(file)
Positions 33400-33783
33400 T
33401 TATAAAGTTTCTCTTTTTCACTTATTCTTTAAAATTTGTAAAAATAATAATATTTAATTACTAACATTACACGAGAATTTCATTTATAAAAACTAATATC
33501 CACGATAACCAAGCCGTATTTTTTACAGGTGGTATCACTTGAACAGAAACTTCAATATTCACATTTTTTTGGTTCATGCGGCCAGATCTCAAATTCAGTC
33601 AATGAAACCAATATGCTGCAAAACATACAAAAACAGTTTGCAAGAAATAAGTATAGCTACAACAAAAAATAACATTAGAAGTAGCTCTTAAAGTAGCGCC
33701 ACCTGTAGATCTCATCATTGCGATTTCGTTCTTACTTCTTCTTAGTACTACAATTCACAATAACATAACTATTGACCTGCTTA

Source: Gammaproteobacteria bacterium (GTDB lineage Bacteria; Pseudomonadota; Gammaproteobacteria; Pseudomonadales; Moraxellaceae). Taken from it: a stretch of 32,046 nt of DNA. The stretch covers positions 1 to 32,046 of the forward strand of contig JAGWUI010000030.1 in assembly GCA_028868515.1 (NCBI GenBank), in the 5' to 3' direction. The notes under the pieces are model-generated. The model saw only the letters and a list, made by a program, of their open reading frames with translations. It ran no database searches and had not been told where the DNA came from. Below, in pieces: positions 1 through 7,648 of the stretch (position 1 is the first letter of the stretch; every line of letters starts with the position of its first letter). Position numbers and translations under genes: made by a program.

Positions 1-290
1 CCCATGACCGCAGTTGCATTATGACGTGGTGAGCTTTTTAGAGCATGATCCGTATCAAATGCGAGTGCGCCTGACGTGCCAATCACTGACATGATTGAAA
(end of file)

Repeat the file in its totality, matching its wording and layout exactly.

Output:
Positions 33400-33783
33400 T
33401 TATAAAGTTTCTCTTTTTCACTTATTCTTTAAAATTTGTAAAAATAATAATATTTAATTACTAACATTACACGAGAATTTCATTTATAAAAACTAATATC
33501 CACGATAACCAAGCCGTATTTTTTACAGGTGGTATCACTTGAACAGAAACTTCAATATTCACATTTTTTTGGTTCATGCGGCCAGATCTCAAATTCAGTC
33601 AATGAAACCAATATGCTGCAAAACATACAAAAACAGTTTGCAAGAAATAAGTATAGCTACAACAAAAAATAACATTAGAAGTAGCTCTTAAAGTAGCGCC
33701 ACCTGTAGATCTCATCATTGCGATTTCGTTCTTACTTCTTCTTAGTACTACAATTCACAATAACATAACTATTGACCTGCTTA

Source: Gammaproteobacteria bacterium (GTDB lineage Bacteria; Pseudomonadota; Gammaproteobacteria; Pseudomonadales; Moraxellaceae). Taken from it: a stretch of 32,046 nt of DNA. The stretch covers positions 1 to 32,046 of the forward strand of contig JAGWUI010000030.1 in assembly GCA_028868515.1 (NCBI GenBank), in the 5' to 3' direction. The notes under the pieces are model-generated. The model saw only the letters and a list, made by a program, of their open reading frames with translations. It ran no database searches and had not been told where the DNA came from. Below, in pieces: positions 1 through 7,648 of the stretch (position 1 is the first letter of the stretch; every line of letters starts with the position of its first letter). Position numbers and translations under genes: made by a program.

Positions 1-290
1 CCCATGACCGCAGTTGCATTATGACGTGGTGAGCTTTTTAGAGCATGATCCGTATCAAATGCGAGTGCGCCTGACGTGCCAATCACTGACATGATTGAAA